September 2015 Newsletter

Dear Friends and Family,

Greetings in the name of our Lord Jesus! We give thanks for your prayers as we minister at Evangelical University in Zambia, and for the many gifts that have been given to support our ministry here. May God richly bless you for your faithfulness to us!

News from Evangelical University (formerly the Theological College of Central Africa)

I write this newsletter as I sit in class watching my students write the first in for a course on Ezra-Nehemiah. We’ve already learned much about the Persian Empire, and how God stirred the heart of Cyrus the Great to allow the people of Israel to return from exile in Babylon to rebuild the temple in Jerusalem.

Every day brings its own joys and struggles. Monday of this week was typical in this regard. When I left our house that morning I was hoping to get caught up on my to-do list. As I entered the parking lot I stopped to speak with a pastor who is husband to one of our students, whose young brother had been killed in a road accident just a few days earlier. Although the family is still seeking to understand what had happened, they were taking comfort in God and the support they had received from the EU community in particular. Following this, I was called to the staff room to give an official welcome to the Ndola Fire Chief and several others from the fire department who had come to train some of our staff and students as fire marshals (the Vice Chancellor is away on school business so I am acting in his absence). I also spent some time with our IT person, assisting her in setting up a new intranet. I then moved on to the registrar to answer questions concerning the upcoming module in the Masters program. While EU doesn’t have it’s own Masters program yet, we have partnered with the South African Theological Seminary (SATS) to offer one of their Masters degrees at EU. To facilitate this program I have joined SATS as an adjunct postgraduate lecturer will be teaching the next two modules in this program.

It wasn’t until after lunch that I was finally able to sit in my office chair. I breathed a sigh of relief and started to answer the first e-mail of the day. I hadn’t made it through the first line of my reply before there was a knock on the door from one of my students. Since I had been busy in the morning a long line soon formed. I spent the next several hours dealing with various student issues. Unfortunately that day was the deadline for payment of fees, and two of our students had fallen short. I had to meet with these two students to explain that according to school policy they would be excluded from class until their accounts were cleared. The last of these meetings finished in the evening as the sun was setting. After finishing a very emotional meeting with prayer, this same student and several others drove with me to Ndola Central Hospital to visit a student who had been hospitalized for nearly a week after being diagnosed with diabetes. The time at the hospital was good, since the student was looking much better than he had just a few days earlier. We shared a good time of fellowship with his other visitors, including some other students who had gone to the hospital earlier. I was able to pray with the patient and his family before driving my students back to EU.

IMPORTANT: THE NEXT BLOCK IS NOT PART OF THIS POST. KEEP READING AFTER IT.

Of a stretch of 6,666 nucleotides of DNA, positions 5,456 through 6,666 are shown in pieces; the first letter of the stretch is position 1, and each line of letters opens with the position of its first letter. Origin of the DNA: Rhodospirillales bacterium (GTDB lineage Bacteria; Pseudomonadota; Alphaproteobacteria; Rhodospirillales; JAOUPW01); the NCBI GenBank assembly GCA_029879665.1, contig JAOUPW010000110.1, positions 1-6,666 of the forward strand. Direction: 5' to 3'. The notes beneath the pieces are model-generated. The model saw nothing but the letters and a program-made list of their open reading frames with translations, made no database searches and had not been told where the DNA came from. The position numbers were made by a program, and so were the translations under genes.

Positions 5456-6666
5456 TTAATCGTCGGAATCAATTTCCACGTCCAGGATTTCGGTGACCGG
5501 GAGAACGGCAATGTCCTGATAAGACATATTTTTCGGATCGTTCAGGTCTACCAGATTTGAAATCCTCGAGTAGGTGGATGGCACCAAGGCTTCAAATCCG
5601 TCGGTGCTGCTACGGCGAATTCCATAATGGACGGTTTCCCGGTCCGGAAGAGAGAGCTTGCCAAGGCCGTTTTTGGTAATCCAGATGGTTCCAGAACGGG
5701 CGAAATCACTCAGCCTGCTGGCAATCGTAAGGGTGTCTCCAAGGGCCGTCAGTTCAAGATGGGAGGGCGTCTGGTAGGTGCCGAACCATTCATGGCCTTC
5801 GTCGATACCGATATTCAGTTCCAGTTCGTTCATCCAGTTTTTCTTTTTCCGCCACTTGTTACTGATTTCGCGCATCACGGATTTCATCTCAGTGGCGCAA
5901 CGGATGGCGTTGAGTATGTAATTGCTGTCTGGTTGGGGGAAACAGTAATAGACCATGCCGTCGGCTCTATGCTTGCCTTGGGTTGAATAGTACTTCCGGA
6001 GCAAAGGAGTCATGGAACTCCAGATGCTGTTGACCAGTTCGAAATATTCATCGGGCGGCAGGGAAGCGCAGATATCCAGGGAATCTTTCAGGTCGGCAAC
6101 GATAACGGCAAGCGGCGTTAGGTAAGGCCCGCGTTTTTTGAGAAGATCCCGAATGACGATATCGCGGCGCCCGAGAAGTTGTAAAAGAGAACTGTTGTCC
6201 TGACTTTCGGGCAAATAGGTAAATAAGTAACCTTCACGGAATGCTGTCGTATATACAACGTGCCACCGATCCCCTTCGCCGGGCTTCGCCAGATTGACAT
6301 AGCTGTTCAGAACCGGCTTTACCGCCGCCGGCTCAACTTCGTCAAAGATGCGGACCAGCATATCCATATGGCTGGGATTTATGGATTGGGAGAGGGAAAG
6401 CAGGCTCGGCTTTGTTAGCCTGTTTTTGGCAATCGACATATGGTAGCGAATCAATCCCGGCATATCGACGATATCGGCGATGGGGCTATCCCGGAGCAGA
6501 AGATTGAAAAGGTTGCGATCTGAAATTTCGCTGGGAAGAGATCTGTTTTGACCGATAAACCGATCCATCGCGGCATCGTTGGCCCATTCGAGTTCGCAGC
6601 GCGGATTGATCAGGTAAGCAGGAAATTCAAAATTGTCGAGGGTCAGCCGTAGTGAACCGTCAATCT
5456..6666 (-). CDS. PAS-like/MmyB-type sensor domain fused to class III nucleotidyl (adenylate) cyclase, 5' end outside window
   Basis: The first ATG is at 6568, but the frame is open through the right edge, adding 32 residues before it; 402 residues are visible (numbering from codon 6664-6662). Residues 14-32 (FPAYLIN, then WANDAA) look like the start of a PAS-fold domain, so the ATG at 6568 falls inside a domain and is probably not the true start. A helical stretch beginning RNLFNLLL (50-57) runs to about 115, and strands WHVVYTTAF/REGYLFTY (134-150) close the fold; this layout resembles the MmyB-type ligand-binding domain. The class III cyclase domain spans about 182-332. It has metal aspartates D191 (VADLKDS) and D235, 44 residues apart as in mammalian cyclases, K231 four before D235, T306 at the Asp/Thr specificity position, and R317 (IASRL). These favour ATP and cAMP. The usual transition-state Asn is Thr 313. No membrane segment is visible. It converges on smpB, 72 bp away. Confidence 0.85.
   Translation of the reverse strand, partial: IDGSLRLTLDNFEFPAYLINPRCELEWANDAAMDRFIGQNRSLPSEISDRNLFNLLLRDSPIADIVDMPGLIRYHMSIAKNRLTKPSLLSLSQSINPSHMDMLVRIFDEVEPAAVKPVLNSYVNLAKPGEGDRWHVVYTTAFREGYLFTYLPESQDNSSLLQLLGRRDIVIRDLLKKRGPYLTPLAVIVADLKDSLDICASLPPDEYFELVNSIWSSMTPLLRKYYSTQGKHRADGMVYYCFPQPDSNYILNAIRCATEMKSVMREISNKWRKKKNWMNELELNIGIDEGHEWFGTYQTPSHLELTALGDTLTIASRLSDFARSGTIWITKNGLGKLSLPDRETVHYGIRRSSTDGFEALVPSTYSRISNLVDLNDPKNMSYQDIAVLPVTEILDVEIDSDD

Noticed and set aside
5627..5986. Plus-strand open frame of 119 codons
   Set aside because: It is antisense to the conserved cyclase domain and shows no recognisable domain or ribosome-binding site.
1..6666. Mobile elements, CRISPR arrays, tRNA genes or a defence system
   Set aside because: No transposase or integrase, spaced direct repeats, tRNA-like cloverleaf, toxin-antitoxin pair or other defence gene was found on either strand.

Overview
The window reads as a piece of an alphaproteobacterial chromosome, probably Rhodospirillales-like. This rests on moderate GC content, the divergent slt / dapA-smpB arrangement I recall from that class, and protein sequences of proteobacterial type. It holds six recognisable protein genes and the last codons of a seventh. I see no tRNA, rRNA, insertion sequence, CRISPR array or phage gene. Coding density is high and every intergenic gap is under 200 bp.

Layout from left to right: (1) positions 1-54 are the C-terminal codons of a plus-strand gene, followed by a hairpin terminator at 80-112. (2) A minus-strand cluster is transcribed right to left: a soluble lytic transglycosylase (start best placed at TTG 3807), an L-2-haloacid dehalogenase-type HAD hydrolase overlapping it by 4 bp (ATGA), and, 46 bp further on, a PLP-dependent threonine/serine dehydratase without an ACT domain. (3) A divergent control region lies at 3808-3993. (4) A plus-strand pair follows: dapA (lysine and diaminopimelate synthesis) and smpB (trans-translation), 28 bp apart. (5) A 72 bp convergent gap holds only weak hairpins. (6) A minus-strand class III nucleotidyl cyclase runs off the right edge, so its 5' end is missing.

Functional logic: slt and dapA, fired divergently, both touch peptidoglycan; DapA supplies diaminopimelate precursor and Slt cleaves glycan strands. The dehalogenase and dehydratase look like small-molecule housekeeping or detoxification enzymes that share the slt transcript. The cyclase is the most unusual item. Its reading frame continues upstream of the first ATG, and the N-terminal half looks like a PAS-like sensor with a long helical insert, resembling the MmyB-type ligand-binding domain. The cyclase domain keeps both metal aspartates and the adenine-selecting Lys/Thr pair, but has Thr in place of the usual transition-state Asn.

At the end of the day I realized that I hadn’t accomplished anything that I had set out to do. But I had still had a very productive day, and had been able to have a part in many lives. Interruptions and unexpected events can cause frustration, yet much of Jesus’ ministry agenda was driven by others. Think of how many events in Jesus’ life began when someone came to him with a problem. Jesus was consistently patient in ministering to others. Remember Jesus’ words to the disciples who even tried to protect him from meeting little children: “Let the little children come to me, and do not hinder them” (Matthew 19:14). These words should be a challenge to us when we face the demands of ministry and family. May God grant us strength and patience to minister to the needs of those around us as Jesus did.

Support Update

Our ministry account remains frozen with a $6,000 shortfall.

At the same time, we have just finalized our budget for the new fiscal year beginning next month. Most of the line items have changed little, but SIM Canada has recommended an increase in our monthly ministry budget to prevent future shortfalls. As a result, we are now faced with the need to raise an additional $700/month to cover our ministry needs.

Prayer Requests

  • Pray for Sarah Lantz, a SIM Zambia surgeon who is receiving treatment for breast cancer;
  • Pray that God will quickly provide for the two TCCA/EU students who have outstanding fees;
  • Pray that God will provide for the $6,000 shortfall in our ministry account and the new $700 ongoing monthly need;
  • Pray for John and Anna as they resume university studies, and for Sarah (grade 10) and Katie (grade 8) as they continue homeschooling;
  • Pray for Kristina as she faces the challenge of managing a household with near daily power and water shortages.

Blessings in Christ,

Tim & Kristina Churchill